Manuel Charr

Manuel Charr and Fres Oquendo were scheduled to fight in Cologne, Germany, later this month (Sept. 29). Charr would be defending his WBA world heavyweight title, the “regular” version of it, not the “super” version which rests in the hands of Anthony Joshua.

The bout was quickly cancelled when it was revealed that Charr had tested positive for two banned anabolic steroids. The test was performed by VADA, the anti-doping agency identified with Las Vegas neurologist Dr. Margaret Goodman.

The 33-year-old Charr, born in Lebanon but a resident of Germany since the age of three, won the belt in his last start with a unanimous decision over 281-pound Russian behemoth Alexander Ustinov in Oberhausen, Germany. The title was vacant. Charr won the right to fight for it with a 10-round decision over Albanian slug Sefer Seferi. The victory over Ustinov elevated his record to 31-4. He has been stopped three times, by Vitali Klitschko, Alexander Povetkin, and Mairis Briedis.

If it wasn’t for bad luck, as the old saying goes, Fres Oquendo wouldn’t have any luck at all. For various reasons, his fights keep falling out. Before long he’ll be drawing social security. Well, not exactly, but he turned 45 in April and hasn’t fought in more than four years.

Oquendo has competed for this belt before. In his last ring appearance in July of 2014, he lost a majority decision to Russia’s Ruslan Chagaev in Grozny, Russia. As a concession for taking the fight on short notice, Team Oquendo negotiated a rematch clause in the contract, but a shoulder injury prevented Fres from activating it. When the injury healed, he had to go to court to compel Chagaev to fulfill his obligation. But then the Russian retired, muddling the water.

The WBA was legally bound to find Oquendo a title fight and in desperation turned to ancient Shannon Briggs. But the Oquendo-Briggs fight, scheduled for June 3 of last year in Hollywood, Florida, fell out when Briggs’ urine specimen showed an abnormally high level of testosterone.

Fres Oquendo was dogged by bad luck even before these recent developments. His professional record, 37-8, is somewhat misleading as six of his eight defeats were razor-thin including his 2003 setback to Chris Byrd and his 2006 setback to Evander Holyfield. However, Oquendo, something of a cutie, was never a crowd-pleaser and in none of his narrow defeats was there a public clamor for a rematch.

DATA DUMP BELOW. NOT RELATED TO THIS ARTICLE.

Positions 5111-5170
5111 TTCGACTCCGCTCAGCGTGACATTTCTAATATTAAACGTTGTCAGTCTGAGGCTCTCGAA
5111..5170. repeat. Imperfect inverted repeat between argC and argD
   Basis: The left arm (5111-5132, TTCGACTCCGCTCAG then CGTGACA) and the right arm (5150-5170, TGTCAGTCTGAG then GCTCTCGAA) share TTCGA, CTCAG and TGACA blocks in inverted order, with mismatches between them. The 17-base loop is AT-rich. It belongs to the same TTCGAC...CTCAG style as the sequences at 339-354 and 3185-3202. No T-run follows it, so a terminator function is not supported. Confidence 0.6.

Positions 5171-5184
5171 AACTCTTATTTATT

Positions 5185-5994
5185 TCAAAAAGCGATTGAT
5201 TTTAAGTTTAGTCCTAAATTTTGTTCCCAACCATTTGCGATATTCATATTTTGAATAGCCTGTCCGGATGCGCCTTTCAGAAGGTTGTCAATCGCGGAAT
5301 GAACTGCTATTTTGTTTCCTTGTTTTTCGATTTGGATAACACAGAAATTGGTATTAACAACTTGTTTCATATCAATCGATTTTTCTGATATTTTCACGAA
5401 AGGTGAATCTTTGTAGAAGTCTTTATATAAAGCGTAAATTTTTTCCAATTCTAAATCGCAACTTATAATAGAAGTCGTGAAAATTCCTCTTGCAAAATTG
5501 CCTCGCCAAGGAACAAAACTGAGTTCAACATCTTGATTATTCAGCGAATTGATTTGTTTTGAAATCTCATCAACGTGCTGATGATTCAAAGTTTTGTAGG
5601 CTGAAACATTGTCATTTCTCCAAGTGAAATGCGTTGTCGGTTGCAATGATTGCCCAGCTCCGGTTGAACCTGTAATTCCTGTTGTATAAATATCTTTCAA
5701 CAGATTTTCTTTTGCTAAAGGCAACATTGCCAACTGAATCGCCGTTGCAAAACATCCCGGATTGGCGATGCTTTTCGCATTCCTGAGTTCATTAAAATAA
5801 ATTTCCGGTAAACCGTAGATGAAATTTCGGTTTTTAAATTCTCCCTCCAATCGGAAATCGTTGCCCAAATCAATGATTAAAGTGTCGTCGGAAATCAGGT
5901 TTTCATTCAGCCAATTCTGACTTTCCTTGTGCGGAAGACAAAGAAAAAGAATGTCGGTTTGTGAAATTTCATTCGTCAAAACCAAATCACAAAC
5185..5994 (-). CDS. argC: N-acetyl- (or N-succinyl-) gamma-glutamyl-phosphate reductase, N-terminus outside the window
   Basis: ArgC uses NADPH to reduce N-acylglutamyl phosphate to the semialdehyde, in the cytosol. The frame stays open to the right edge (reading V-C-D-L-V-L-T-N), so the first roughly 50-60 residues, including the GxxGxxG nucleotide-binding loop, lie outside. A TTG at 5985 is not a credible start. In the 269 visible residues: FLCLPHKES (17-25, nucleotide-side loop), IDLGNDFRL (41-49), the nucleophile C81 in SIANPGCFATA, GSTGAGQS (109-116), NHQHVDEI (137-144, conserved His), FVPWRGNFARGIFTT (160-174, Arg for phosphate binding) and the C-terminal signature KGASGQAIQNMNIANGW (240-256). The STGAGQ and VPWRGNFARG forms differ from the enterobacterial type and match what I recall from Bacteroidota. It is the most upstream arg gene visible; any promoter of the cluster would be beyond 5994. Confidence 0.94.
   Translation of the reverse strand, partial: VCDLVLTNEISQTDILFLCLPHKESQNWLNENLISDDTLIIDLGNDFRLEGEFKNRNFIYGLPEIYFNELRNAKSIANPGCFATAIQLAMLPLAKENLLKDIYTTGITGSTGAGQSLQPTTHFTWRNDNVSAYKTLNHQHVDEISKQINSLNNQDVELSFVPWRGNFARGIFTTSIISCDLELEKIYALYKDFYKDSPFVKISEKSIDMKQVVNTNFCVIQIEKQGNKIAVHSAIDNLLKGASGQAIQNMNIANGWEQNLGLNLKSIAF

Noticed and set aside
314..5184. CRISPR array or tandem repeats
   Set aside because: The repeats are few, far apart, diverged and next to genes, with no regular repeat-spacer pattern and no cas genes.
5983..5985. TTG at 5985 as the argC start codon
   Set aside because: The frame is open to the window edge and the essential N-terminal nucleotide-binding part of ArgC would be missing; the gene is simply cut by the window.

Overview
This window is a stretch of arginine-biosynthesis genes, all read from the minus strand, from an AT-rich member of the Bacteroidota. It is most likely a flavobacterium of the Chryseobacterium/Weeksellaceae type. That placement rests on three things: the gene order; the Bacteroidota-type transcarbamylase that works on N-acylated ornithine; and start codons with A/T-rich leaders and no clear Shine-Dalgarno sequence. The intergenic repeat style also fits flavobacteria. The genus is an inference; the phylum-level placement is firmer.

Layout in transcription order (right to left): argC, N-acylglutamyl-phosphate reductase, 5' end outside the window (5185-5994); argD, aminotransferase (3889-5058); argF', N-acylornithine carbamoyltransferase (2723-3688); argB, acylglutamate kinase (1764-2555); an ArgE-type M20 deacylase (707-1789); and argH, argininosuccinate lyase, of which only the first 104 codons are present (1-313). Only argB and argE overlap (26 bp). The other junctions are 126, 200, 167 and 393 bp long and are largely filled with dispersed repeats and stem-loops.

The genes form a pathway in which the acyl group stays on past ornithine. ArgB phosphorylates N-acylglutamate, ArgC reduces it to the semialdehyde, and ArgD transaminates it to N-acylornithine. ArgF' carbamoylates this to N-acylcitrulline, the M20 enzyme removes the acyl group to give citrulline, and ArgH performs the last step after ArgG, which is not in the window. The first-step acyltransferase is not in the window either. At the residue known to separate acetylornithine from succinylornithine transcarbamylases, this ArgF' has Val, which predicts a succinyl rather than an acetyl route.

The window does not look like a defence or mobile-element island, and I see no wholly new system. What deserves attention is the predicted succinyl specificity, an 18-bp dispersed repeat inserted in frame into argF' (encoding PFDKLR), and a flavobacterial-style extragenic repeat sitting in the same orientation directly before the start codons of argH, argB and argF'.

The cancellation of Charr-Oquendo cuts the World Boxing Association out of a sanctioning fee, but one would think that the WBA honchos are actually rather pleased by this turn of events. The fight, more precisely the WBA’s world title imprimatur, would have brought more unwanted publicity to the Panama-based organization.

ESPN’s Dan Rafael, who has the largest platform of any boxing writer, has been a persistent critic of the organization which once recognized 41 “champions” in 17 weight classes. In 2009, Rafael wrote, “(The WBA) has become such an absolute farce that even somebody like me, who follows boxing closely, sometimes has a hard time keeping track of all the nonsensical so-called world title belts the WBA has been doling out at an alarming rate. It almost reminds me of the ladies at Costco who hand out various samples on a busy Saturday afternoon.”

Rafael took note when WBA president Gilberto Mendoza promised to cull the herd by eliminating “regular” titles, and then became more caustic when Mendoza didn’t follow through. Recently, in one short, punchy diatribe, Rafael blistered the WBA as wretched, vile, and rancid.

Regardless of your opinion, it’s hard not to feel sorry for Fres Oquendo who keeps getting stranded at the altar. No, he’s not fun to watch and a man of his age shouldn’t be taking any more punches, but he has always been an honest workman and by all accounts he’s a very decent man. Born in Puerto Rico but raised in Chicago, Oquendo pitched right in when the island nation of his birth was ravaged by Hurricane Maria. He was personally responsible for relocating Puerto Rican boxing legend Wilfred Benitez and Benitez’s sister, his caregiver, to Chicago where their lives wouldn’t be as hard.

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Bob Arum Hails Terence Crawford (not Lomachenko) as Boxing’s Next Superstar



Arum says Terence